Embassy of Ireland in South Africa

1 March 2022

The Embassy of Ireland in South Africa together with the Department of

Science and Innovation and the Technology Innovation Agency launched a new innovation fund to nurture entrepreneurship and technology

partnerships between South Africa and Ireland.

The Irish Tech Challenge South Africa aims to encourage mutually

beneficial partnerships between leading Irish technology experts and

South African entrepreneurs to support innovation, technology

development, technology deployment and commercialisation in South Africa.

Minister of State for Overseas Development Aid and Diaspora, Mr Colm Brophy officially launched the fund and affirmed Ireland’s commitment to

supporting technology innovation for economic transformation in South


“The Tech Challenge signals Ireland’s commitment to deepening our trade

and investment relations with South Africa and signals our support for

inclusive economic growth in South Africa, through investment in

education and skills and support for entrepreneurship among women and young people.

“All across South Africa, there is enormous entrepreneurial potential

and creativity, particularly in the tech space. That creativity is particularly vibrant among young entrepreneurs and women entrepreneurs,

and you have a dynamic and growing tech ecosystem in this country,”

Minister Brophy stated.

An all-woman panel moderated by Ayanda Allie explored the role of

technology partnerships in economic transformation and the participation of women in tech entrepreneurship.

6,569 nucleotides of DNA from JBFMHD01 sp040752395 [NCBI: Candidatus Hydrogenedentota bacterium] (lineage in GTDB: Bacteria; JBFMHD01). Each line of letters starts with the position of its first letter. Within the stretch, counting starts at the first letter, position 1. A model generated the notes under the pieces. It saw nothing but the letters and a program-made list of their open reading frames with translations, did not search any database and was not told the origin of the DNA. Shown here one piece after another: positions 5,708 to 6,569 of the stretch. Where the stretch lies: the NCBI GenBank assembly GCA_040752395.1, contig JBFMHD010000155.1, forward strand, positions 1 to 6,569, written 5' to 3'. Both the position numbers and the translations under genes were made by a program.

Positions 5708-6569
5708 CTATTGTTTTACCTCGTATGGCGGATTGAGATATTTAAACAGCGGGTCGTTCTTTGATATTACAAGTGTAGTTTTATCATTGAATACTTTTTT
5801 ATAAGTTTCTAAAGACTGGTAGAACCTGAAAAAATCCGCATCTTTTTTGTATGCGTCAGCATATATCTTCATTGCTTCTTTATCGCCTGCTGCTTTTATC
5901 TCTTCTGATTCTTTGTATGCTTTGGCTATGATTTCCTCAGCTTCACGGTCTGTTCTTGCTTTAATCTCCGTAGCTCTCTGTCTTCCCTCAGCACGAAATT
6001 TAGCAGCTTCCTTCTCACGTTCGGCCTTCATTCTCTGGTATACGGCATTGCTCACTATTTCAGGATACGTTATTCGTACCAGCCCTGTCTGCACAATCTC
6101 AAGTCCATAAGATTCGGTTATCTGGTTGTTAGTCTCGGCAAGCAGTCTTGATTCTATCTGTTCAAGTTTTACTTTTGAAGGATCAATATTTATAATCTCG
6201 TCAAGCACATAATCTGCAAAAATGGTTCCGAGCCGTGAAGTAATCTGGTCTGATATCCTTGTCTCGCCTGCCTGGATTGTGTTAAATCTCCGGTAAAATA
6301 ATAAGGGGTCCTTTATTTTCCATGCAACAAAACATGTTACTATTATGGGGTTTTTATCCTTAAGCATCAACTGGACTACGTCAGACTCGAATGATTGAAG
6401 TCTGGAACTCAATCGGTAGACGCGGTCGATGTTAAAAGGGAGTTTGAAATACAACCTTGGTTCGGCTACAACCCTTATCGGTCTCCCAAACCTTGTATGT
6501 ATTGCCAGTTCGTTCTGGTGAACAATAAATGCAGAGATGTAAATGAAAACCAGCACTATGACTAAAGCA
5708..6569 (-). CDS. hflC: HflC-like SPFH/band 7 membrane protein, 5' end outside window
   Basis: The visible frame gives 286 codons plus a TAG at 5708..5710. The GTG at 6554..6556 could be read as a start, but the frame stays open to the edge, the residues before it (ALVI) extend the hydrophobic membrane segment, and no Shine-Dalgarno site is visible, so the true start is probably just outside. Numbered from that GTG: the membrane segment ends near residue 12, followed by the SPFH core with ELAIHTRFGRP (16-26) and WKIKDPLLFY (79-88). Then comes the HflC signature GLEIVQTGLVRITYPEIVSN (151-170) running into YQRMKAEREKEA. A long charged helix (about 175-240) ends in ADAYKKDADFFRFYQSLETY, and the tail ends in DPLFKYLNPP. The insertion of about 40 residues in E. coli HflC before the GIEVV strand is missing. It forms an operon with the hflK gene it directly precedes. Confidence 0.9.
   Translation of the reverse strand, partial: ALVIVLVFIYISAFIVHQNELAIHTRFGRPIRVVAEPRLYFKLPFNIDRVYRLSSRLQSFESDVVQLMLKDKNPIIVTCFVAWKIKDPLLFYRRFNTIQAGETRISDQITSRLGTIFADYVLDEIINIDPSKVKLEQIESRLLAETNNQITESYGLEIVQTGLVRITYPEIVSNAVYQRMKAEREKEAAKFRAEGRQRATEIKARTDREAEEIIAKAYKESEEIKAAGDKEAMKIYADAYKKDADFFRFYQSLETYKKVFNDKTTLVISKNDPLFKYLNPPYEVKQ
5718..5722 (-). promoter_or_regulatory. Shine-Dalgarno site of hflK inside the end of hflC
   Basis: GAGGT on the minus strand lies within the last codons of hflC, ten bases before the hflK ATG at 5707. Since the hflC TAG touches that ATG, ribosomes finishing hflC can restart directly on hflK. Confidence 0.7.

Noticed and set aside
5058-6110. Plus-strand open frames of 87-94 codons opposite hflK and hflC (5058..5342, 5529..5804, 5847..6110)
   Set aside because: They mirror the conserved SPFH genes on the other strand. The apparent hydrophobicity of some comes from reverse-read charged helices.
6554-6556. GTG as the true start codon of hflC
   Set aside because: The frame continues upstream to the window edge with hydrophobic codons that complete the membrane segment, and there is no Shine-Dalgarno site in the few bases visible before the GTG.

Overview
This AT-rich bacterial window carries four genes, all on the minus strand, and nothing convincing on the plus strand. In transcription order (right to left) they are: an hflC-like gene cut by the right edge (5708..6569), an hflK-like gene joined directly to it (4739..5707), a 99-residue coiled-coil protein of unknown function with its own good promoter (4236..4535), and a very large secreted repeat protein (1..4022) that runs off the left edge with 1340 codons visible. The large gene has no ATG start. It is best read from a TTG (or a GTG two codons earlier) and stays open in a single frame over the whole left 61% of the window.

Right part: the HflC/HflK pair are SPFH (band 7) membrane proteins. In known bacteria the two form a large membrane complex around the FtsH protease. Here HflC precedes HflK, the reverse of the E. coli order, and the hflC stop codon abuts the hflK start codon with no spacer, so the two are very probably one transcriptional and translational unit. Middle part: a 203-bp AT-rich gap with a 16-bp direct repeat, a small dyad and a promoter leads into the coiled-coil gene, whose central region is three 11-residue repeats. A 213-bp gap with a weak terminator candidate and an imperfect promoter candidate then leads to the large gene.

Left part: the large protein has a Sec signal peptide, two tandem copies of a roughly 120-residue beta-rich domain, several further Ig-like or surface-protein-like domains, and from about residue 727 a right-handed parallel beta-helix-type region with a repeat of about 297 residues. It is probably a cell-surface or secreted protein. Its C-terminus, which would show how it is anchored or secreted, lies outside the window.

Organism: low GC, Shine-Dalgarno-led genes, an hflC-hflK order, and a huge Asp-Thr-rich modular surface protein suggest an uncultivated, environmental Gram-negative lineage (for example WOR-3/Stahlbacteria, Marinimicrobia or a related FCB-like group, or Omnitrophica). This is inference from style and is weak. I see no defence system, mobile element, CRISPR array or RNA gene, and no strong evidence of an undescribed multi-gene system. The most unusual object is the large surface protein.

“Programmes such as these [Irish Tech Challenge South Africa] are very instrumental and having relationships across different countries is an important element of technology partnerships. Some of the challenges that entrepreneurs face are access to markets, access to a network,

access to an eco-system and by creating these cross-country relationships you are opening the market for entrepreneurs to have

customers so that they can grow and scale their businesses,” enthused

panellist member Kwena Mabotja, Global Director of Purpose and Sustainability Marketing at SAP.

Senisha Moonsamy, Head of Department at the Technology Innovation Agency

added, “It’s about really moving from aiding process and giving out

grants to looking at market access and this is the key thing about this

programme. We are not only looking at just funding entrepreneurs and putting them in a programme, we’re looking at moving towards commercialisation and getting the trade aspects right.”

Ambassador of Ireland to South Africa, Fionnuala Gilsenan stated, “We

have designed the Irish Tech Challenge South Africa to focus on

collaboration and to focus on the introduction of young tech entrepreneurs to the Irish eco-system and to look at the possibility of

mentorships. There is a financial element to this, but we are looking at

it as an opportunity to expose young South Africans to the Irish tech

scene and to make those connections with other young tech entrepreneurs.”

The Irish Tech Challenge South Africa will target five majority-owned

South African tech businesses that address the United Nations

Sustainable Development Goals (SDGs) with a particular focus on climate and medical technology solutions. Women and young entrepreneurs from

historically disadvantaged communities are encouraged to apply.

For more application information visit: irishtechchallenge

The Diplomatic Informer
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